CRAWFORD BLOG | Deconstructing the Pitino MVP scoring system
All season, Rick Pitino has been providing charts showing how his coaching staff comes up with an MVP for games and practices. Eric Crawford looks at the scoring system they use, for an insight into Pitino's priorities for this team.
LOUISVILLE, Ky. (WDRB) — All right, I will admit it. I have become mesmerized by the “MVP” charts that University of Louisville basketball coach Rick Pitino has been publishing after games.
I don't generally go in too much for coaches' blogs. But this kind of inside basketball is tough to resist. It’s a compilation of stats kept by managers during the game and augmented by video review after the game.
I suppose if every coach in America did such a list, you’d have as many different variations in how the charts are done as you have coaches.
What I like about it is that it gives you a view into what a coach prioritizes.
Pitino’s original MVP chart included 13 categories. Already this season, it has evolved to 17, with “missed defensive assignment” and “blow-bys” (giving up an uninterrupted drive toward the basket off the first step of an opponent) as new defensive categories. “Loose ball recovery” has been added, as have categories for challenging a shot (positive) and taking a challenged shot (negative).
You don’t find the everyday stats on this list. The first things you look for on a normal stat sheet — points, field goals, free throws — are not there. These are deeper stats that Pitino uses to track effort and attention to parts of the game he deems essential for this team’s success.
In a blog entry at RickPitino.net before the season, Pitino explained that the MVP determination, “has a plus/minus system that we gather after reviewing film from each day’s practice.”
In looking, then, at these categories, you begin to get a sense for what Pitino and his staff value most, and will stress most before, and praise most after, a game.
For example, in Pitino’s view, a steal, blocked shot or assist is worth twice as much as a defensive rebound. An offensive rebound is the most valuable offensive play you can make.
The scoring system skews toward the defense. Anyone surprised? There are 19 points (positive and negative) at stake on defensive categories. There are 13 for offensive plays.
This kind of stat tracking is in keeping with what you see in the NBA. In fact, the KFC Yum! Center is one of only a handful of college arenas equipped with motion-tracking SportVU cameras that make it possible to monitor every motion of every player on the court, and even officials.
The system, sold by STATS — which is owned jointly by The Associated Press and 21st Century Fox — now is used by every NBA team and arena.
For instance, one of the categories on Pitino’s MVP list is the “hockey assist.” If you watch much hockey, you know that not just the player who made the pass that led to a goal gets an assist, but often the player who helped set up the score by passing the puck to that passer also is credited.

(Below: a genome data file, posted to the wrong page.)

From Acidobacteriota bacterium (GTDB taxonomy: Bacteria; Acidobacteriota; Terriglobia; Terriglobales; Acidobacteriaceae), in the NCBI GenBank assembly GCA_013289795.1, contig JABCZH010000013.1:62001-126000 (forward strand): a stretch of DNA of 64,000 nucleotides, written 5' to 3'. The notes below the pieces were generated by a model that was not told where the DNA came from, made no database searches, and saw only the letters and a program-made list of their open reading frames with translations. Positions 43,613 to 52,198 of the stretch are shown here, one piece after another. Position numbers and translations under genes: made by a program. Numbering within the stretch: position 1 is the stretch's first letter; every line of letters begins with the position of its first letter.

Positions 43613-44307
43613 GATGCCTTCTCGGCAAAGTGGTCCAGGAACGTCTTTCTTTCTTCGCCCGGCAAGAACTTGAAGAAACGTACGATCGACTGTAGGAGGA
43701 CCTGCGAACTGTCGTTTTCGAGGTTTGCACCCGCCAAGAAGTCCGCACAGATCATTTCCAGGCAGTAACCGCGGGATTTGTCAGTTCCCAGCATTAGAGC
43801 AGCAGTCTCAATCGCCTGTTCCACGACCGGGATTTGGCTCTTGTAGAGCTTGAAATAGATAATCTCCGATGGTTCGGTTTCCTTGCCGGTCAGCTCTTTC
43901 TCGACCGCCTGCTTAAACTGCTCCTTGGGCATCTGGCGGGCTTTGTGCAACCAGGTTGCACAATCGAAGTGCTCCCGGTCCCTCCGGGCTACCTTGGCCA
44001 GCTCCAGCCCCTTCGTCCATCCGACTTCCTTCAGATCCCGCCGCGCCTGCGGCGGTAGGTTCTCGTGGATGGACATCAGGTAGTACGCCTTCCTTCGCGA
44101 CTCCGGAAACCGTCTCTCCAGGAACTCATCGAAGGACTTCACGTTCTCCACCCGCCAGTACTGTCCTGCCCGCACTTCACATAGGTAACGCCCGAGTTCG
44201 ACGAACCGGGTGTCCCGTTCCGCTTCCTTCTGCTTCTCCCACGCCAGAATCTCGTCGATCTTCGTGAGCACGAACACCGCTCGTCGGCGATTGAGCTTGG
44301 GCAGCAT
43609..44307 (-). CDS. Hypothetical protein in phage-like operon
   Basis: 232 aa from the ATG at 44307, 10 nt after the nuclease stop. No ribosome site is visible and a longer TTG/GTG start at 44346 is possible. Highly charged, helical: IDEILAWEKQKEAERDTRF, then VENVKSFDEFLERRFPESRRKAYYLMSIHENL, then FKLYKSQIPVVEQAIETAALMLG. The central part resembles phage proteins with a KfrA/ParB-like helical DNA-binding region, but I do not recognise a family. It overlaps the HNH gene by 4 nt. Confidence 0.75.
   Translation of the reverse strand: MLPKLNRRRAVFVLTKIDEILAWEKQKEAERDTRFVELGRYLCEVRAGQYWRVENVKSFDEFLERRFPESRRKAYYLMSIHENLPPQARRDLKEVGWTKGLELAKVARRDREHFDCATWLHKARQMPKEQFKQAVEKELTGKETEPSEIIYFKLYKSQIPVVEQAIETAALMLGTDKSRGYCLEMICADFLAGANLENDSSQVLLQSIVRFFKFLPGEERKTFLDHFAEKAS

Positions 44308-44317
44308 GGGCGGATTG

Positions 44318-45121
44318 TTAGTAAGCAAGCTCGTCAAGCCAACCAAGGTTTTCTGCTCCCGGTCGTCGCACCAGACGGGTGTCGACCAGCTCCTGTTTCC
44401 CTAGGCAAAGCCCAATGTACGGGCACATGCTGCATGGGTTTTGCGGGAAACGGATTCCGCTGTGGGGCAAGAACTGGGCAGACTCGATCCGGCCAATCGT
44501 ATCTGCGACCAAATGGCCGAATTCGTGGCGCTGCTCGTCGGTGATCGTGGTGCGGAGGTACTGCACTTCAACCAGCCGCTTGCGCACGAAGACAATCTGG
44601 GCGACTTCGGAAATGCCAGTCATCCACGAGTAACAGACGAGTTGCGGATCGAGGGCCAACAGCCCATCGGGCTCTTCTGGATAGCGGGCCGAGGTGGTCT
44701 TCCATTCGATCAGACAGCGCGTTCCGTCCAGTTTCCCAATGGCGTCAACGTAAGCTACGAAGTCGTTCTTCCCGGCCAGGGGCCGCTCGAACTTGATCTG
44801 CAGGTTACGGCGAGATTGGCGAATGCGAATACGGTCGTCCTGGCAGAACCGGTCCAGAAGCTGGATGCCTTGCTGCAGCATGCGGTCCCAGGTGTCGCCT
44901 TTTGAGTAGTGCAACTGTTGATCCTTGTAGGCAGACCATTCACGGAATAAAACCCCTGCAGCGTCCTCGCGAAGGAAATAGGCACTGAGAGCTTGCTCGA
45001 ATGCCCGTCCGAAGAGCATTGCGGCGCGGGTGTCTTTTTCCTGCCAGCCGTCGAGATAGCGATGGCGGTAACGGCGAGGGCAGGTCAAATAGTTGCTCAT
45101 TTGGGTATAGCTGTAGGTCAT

In the NBA, this is called a “secondary assist.” To earn one, the player awarded the primary assist “must make a pass within 4 seconds and 2 dribble.”
It’s a great stat. It measures how much attention an offensive player commands of a defense. Often, point guards will drive and kick to another player, who passes to a scorer. Or a point guard will give the ball up on a pick-and-roll with a third player cutting toward the basket to score.
This rewards those players. The NBA leader in secondary assists this season is Steph Curry of Golden State, with 2.6 per game.
(NBA stats go much deeper than that, in fact, by measuring assist points created per game. Rajon Rondo is the leader in this category, with 26.1 points per game created via assists. And in the ultimate point guard stat, he also leads the league in “potential assists.” A potential assist is just what it sounds like — a pass that would have counted as an assist had the shot gone in. Rondo leads the NBA in potential assists with 20.3 per game. Finally, the NBA also awards free-throw assists, which is an assist that sets up a player who is fouled to go to the free-throw line. The player must make at least one free-throw.)
Sorry. I got a little wrapped up in that assist minutiae.
Let’s get back to Louisville basketball, by taking a look at Pitino’s MVP chart, in order of point value, to get a view for what he values on the court.
Offensive rebound (+3): Mangok Mathiang leads the Cardinals in this category through eight games, with 2.9 per game, just a fraction ahead of Chinanu Onuaku with 2.5 per game. Mathiang also leads in offensive rebounds per minute, but just barely, over Jaylen Johnson.
Back tip (+3): This defensive move usually occurs on the break, and is a great way for making up for a turnover or to attack a ballhandler who has passed you. Its value is that it usually stops an easy scoring opportunity. It has not, however, been a weapon for the Cardinals in the games tracked so far. Not a single back-tip has been recorded.
Drawn charge (+3): This is a valuable play because it’s a big momentum changer. Not only does it net a turnover, but a foul on the opponent. Only one player on the team has been given credit for a drawn charge in the six games reported — Trey Lewis, with three.
Assist (+2): An offensive staple. Quentin Snider leads the team with 36, followed by Trey Lewis (26) and Donovan Mitchell (16).
Steal (+2): Again, an emphasis for Pitino from his early days in coaching. He wants pressure defense, especially on ballhandlers, to force quick decisions and often bad decisions. Damion Lee leads the Cardinals with 13 steals. Lewis, Mitchell and Onuaku have nine each. Team leader in steals per minute: Ray Spalding with .085.